- Issue weights are an abstract measurement of complexity of the issue. Do not relate issue weight directly to time. This is called anchoring and something you want to avoid.
- Something that has a weight of 1 (or no weight) is really small and simple. Something that is 9 is rewriting a large fundamental part of GitLab, which might lead to many hard problems to solve. Changing some text in GitLab is probably 1, adding a new Git Hook maybe 4 or 5, big features 7-9.
- If something is very large, it should probably be split up in multiple issues or chunks. You can not set the weight of a parent issue and set weights to children issues.
Every monthly release has a corresponding issue on the CE issue tracker to keep track of functionality broken by that release and any fixes that need to be included in a patch release (see 8.3 Regressions as an example).
As outlined in the issue description, the intended workflow is to post one note with a reference to an issue describing the regression, and then to update that note with a reference to the merge request that fixes it as it becomes available.
If you’re a contributor who doesn’t have the required permissions to update other users’ notes, please post a new note with a reference to both the issue and the merge request.
The release manager will update the notes in the regression issue as fixes are addressed.
It’s common to discover technical debt during development of a new feature. In the spirit of “minimum viable change”, resolution is often deferred to a follow-up issue. However, this cannot be used as an excuse to merge poor-quality code that would otherwise not pass review, or to overlook trivial matters that don’t deserve to be scheduled independently, and would be best resolved in the original merge request - or not tracked at all!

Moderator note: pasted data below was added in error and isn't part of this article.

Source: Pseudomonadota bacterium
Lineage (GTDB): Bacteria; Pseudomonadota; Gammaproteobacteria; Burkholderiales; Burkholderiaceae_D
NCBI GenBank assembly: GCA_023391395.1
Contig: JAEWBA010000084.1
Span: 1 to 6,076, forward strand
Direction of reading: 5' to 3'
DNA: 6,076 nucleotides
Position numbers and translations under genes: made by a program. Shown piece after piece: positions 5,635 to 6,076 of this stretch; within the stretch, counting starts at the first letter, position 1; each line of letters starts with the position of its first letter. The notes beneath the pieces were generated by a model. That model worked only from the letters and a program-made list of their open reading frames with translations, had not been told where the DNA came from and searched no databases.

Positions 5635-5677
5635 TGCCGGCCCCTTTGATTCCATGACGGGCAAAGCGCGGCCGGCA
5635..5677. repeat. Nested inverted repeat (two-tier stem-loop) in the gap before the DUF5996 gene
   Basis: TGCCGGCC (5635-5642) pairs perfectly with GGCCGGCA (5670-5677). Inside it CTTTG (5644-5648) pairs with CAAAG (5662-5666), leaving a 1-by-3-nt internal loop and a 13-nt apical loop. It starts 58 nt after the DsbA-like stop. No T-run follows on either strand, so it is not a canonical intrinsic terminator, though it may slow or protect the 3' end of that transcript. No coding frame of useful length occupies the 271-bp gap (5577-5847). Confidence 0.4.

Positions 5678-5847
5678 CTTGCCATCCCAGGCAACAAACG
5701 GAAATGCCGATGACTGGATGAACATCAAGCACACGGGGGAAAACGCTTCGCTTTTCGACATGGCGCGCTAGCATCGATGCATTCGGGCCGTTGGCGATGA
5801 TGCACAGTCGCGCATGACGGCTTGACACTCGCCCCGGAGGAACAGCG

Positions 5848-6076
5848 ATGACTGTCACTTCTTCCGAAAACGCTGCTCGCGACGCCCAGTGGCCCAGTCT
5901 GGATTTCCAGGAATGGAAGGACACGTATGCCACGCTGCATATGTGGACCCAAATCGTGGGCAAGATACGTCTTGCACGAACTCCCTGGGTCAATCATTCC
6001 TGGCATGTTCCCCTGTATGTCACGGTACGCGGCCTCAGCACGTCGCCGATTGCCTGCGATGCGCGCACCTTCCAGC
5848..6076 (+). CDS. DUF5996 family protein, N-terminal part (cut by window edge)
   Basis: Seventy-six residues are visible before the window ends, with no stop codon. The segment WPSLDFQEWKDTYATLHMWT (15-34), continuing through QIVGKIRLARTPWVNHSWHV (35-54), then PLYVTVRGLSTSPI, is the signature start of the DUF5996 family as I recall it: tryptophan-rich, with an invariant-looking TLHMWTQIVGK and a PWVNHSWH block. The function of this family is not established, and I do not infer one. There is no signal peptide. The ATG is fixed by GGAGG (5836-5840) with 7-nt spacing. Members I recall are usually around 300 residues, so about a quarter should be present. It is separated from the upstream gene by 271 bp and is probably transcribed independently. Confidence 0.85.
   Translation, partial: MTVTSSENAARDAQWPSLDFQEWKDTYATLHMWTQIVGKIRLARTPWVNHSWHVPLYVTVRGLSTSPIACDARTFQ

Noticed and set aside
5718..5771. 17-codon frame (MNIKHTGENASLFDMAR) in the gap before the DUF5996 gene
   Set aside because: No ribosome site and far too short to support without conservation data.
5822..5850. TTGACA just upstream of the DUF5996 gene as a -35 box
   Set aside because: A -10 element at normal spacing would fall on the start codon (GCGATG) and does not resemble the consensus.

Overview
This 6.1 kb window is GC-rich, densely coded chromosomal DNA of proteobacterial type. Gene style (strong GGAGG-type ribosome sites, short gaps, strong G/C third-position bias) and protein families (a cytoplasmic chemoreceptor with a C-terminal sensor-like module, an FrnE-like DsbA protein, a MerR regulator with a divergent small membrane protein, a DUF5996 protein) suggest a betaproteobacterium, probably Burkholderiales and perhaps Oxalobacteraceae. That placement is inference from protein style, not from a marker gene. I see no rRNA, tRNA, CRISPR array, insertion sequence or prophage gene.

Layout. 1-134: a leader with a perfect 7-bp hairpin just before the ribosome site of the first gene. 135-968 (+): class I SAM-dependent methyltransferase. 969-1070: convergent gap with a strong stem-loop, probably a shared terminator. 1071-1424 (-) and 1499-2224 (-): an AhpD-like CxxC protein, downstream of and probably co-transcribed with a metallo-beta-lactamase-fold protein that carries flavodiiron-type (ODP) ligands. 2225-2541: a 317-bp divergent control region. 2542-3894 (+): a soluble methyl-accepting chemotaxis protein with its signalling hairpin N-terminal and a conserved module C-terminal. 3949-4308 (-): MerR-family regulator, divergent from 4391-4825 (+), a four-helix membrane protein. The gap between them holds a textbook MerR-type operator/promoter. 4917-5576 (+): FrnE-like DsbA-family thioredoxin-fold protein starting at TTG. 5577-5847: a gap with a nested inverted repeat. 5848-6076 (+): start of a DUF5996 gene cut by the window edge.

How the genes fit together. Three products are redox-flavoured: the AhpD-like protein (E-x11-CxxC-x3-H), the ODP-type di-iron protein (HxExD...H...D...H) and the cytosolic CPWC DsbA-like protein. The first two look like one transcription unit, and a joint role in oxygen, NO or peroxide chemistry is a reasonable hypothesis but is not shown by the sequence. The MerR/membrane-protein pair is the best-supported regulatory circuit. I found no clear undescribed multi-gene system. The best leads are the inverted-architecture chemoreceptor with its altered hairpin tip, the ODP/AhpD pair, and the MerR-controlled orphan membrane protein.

The overheads of scheduling, and rate of change in the GitLab codebase, mean that the cost of a trivial technical debt issue can quickly exceed the value of tracking it. This generally means we should resolve these in the original merge request - or not create a follow-up issue at all.
For example, a typo in a comment that is being copied between files is worth
fixing in the same MR, but not worth creating a follow-up issue for. Renaming a
method that is used in many places to make its intent slightly clearer may be
worth fixing, but it should not happen in the same MR, and is generally not
worth the overhead of having an issue of its own. These issues would invariably
~P4 ~S4 if we were to create them.
More severe technical debt can have implications for development velocity. If it isn’t addressed in a timely manner, the codebase becomes needlessly difficult to change, new features become difficult to add, and regressions abound.
Discoveries of this kind of technical debt should be treated seriously, and while resolution in a follow-up issue may be appropriate, maintainers should generally obtain a scheduling commitment from the author of the original MR, or the engineering or product manager for the relevant area. This may take the form of appropriate Priority / Severity labels on the issue, or an explicit milestone and assignee.
The maintainer must always agree before an outstanding discussion is resolved in
this manner, and will be the one to create the issue. The title and description
should be of the same quality as those created
in the usual manner - in particular, the issue title
must not begin with
Follow-up! The creating maintainer should also expect
to be involved in some capacity when work begins on the follow-up issue.